WASHINGTON (AP) -- The Bush administration authorized the release Friday of $25.5 million to cash-starved Afghanistan in assets frozen while the country was ruled by the Taliban militia.
The latest assets ordered unblocked belong to four government-owned banks, the Treasury Department said. Treasury identified the banks as: Afghan Export Promotion Bank, Bank Millie and its subsidiaries, Afghan House and Afghan Trading.
Last month, the administration released assets now valued at $218 million belonging to the Afghan Central Bank.
The Clinton administration froze the assets in 1999 under an order that blocked all assets within the United States associated with the Taliban.
In January, the United Nations lifted international sanctions on some financial institutions, which cleared the way for the Treasury Department's action.
"We are committed to helping the Afghan people during this critical period of rebuilding," said Treasury Secretary Paul O'Neill. "We are optimistic that the funds unblocked today will play an integral role in this new chapter of Afghan history."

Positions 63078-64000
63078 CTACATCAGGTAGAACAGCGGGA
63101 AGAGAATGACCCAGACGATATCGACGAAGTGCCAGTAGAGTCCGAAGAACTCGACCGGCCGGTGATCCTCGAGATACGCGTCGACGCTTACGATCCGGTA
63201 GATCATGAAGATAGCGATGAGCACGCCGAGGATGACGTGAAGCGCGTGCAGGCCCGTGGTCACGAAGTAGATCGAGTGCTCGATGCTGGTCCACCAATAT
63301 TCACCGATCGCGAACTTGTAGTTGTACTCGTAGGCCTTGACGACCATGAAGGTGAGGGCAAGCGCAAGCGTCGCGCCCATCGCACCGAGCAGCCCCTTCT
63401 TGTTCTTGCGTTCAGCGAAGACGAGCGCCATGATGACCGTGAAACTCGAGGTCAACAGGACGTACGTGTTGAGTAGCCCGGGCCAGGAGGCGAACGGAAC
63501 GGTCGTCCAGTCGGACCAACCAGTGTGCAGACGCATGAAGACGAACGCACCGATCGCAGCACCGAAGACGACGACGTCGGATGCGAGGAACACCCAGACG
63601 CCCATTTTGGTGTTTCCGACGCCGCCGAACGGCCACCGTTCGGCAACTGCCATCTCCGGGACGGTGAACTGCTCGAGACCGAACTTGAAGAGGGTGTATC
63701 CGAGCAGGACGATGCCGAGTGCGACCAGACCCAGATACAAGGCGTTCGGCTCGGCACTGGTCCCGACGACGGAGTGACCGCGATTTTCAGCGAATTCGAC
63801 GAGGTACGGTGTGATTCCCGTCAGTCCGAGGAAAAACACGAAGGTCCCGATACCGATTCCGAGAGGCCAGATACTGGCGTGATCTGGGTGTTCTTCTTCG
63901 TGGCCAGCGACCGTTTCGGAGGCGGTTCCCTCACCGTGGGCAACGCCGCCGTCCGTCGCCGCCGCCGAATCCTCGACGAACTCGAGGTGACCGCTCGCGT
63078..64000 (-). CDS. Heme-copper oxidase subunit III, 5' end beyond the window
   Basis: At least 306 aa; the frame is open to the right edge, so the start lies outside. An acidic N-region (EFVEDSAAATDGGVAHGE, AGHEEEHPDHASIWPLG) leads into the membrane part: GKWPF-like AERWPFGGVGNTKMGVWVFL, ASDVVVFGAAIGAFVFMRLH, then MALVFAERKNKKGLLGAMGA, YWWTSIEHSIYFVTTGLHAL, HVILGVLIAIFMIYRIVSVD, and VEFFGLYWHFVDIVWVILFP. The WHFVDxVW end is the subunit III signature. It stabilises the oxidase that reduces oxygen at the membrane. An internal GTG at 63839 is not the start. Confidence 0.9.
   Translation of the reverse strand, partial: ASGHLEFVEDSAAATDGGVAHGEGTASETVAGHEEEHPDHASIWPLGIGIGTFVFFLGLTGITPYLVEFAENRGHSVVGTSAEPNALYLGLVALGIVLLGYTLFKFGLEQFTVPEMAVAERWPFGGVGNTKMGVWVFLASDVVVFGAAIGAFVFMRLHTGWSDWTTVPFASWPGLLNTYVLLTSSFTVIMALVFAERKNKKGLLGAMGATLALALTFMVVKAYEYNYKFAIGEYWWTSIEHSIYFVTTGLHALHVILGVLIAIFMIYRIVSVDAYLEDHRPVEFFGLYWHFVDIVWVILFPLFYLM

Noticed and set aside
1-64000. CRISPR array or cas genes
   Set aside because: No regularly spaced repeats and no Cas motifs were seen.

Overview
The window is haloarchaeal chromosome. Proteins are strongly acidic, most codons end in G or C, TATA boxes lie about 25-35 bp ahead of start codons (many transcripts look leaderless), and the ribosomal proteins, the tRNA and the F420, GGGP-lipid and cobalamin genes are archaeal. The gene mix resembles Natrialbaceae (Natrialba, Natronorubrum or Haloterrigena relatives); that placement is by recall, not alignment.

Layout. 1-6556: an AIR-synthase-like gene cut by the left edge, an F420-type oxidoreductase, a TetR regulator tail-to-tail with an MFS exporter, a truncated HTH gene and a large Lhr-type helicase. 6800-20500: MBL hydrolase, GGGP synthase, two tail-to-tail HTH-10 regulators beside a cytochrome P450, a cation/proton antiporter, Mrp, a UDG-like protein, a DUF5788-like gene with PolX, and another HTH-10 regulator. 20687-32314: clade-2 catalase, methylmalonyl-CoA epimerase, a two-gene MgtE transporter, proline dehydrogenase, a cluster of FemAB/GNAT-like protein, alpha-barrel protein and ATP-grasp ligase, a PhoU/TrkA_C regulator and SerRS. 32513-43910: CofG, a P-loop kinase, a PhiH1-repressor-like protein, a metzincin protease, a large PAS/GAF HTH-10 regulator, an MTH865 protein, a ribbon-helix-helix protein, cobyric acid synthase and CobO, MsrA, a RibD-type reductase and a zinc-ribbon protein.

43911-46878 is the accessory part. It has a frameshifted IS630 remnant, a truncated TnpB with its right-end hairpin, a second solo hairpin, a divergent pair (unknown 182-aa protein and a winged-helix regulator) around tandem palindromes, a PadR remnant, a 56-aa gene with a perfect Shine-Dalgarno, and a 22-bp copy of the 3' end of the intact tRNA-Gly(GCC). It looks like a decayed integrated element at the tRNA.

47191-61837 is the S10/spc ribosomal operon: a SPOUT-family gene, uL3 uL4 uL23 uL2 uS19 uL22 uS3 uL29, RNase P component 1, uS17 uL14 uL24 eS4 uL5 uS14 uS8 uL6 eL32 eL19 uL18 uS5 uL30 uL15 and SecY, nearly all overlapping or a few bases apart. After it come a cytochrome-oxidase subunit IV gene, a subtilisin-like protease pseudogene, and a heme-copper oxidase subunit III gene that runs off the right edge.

Neither the United States nor the United Nations recognized the Taliban as the legitimate government of Afghanistan. Taliban fighters seized control of the Afghan capital, Kabul, in 1996 and were ousted late last year by U.S.-aided guerrillas from the northern Afghan alliance.
The government seated to replace the Taliban is headed by Hamid Karzai, the country's interim prime minister.
The unblocked assets of the four banks involved in Friday's action will be turned over to the interim government, the Treasury Department said.
Treasury's action does not affect financial assets linked to the Taliban that were frozen by the Bush administration after the Sept. 11 attacks on the World Trade Center and the Pentagon, officials said.
Last month, the United States, Japan and the European Union promised to provide about $1.3 billion over three years to help rebuild Afghanistan. That contribution accounted for half the total $2.6 billion pledged by various countries attending an international conference.
The money will help Afghanistan pay the bills of its interim government, clear some of the millions of mines and other unexploded ordnance in the countryside and pay for other state building measures.
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